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NZIER's confidence comforting - but justified?

Labour
2000 web site
"Let's hope the NZIER's confidence that the economy will come out of the current "flat patch" and regain momentum next year proves correct. But this is far from guaranteed," Labour finance spokesperson Michael Cullen said today.

Dr Cullen was commenting on the release this morning of the NZIER's latest set of quarterly predictions. The Institute is forecasting real GDP growth of 3 percent in the year to March, 2000 rising to 4 percent the following year.

"The forecasts will no doubt be seized on shamelessly by the Government as a vindication of its economic policies. In anticipation of the usual chest-beating, I would point out that the growth foreshadowed by the NZIER is essentially cyclical and reflects a strengthening world economy rather than any specific New Zealand or Government initiative.

"Labour remains sceptical about how quickly the recovery will flow through to the export sector. And the NZIER itself acknowledges that part of the reason why its growth forecasts look high is that they are coming off a very low base," Dr Cullen said.

The NZIER report includes a discussion of the policy implications of a change of Government.

"Clearly the NZIER continues to believe that New Zealand's economic problems will self-correct and that the only role for government is to stand on the sidelines and watch the market perform its magic. It can hold to this belief only by resolutely ignoring the evidence of the past few years.

"The weakness in New Zealand's external accounts, and the NZIER's own forecast that the balance of payments deficit will balloon out to over 7 percent of GDP, point to several structural flaws.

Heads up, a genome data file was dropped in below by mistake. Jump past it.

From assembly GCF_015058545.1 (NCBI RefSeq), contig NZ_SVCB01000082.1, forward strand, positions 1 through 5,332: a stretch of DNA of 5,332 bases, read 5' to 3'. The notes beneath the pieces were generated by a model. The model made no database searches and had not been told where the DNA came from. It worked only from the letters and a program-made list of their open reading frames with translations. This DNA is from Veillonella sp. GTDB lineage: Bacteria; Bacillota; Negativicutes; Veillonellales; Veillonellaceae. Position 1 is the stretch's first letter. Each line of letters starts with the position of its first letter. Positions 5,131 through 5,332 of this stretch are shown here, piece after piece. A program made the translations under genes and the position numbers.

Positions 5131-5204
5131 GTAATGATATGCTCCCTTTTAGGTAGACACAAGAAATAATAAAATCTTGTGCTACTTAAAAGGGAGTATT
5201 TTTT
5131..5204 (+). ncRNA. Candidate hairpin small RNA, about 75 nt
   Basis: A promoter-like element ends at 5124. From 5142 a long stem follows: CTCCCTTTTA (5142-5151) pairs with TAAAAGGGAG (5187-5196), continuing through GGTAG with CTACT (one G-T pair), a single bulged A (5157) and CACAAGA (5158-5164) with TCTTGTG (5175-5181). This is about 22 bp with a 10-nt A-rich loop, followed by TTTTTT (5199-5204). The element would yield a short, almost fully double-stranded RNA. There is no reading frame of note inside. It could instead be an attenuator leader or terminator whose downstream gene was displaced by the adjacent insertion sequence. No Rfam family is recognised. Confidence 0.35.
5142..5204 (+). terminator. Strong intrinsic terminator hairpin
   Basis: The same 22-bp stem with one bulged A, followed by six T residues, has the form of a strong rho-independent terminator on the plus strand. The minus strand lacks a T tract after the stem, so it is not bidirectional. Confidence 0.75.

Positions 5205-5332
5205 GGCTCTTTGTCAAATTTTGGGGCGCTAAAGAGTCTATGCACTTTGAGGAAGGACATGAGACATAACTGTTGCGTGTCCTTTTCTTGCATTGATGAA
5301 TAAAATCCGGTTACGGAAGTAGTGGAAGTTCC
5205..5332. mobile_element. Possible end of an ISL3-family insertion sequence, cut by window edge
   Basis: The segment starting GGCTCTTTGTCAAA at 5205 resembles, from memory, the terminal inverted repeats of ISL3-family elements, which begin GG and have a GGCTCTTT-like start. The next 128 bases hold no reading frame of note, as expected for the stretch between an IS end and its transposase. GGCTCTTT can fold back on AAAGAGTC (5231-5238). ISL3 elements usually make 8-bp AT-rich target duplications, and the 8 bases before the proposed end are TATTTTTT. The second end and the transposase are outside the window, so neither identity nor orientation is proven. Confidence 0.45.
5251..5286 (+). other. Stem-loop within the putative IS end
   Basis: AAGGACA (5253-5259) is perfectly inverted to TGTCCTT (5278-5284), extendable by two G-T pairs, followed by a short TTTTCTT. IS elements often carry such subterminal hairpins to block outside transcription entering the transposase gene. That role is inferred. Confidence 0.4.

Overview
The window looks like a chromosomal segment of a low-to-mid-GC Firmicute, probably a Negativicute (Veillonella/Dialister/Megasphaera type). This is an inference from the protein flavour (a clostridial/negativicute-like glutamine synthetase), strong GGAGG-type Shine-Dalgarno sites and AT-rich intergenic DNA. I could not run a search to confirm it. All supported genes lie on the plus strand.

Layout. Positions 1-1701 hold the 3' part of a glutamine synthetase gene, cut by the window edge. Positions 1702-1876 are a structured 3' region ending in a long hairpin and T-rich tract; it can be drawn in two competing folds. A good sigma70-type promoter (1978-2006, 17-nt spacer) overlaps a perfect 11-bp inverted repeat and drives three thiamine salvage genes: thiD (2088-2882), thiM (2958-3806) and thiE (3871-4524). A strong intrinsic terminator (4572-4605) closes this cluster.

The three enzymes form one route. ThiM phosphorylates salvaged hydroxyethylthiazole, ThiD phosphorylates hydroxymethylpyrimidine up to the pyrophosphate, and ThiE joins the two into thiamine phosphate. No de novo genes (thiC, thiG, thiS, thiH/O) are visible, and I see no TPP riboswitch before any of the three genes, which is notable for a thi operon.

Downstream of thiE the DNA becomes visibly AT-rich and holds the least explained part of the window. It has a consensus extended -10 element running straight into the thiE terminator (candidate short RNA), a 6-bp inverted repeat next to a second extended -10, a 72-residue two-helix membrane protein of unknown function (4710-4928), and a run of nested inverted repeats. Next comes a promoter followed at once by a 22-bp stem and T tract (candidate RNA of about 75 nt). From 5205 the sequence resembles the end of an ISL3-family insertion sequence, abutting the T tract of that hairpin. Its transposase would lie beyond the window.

"The Institute is right to identify the need to increase national savings. Labour's policy to partially pre-fund the future costs of New Zealand Superannuation through a dedicated tax taken from existing taxation is our response to that challenge.

"But we have no intention of following the Institute's advice and redesigning our scheme to include individual accounts and participation by the private sector. We reject it for the same reasons we rejected Winston Peters compulsory super' model - because it would lead to increased costs and would be less equitable.

"As to the Institute's concern at the dangers of having a "large centralised fund under direct control of government," I can only sigh and once again invite them to actually read our policy.

"If they did, they would know that the fund will be managed by a independent board and that there will be a legal requirement that the money in the fund can be used only for superannuation payments," Dr Cullen said.


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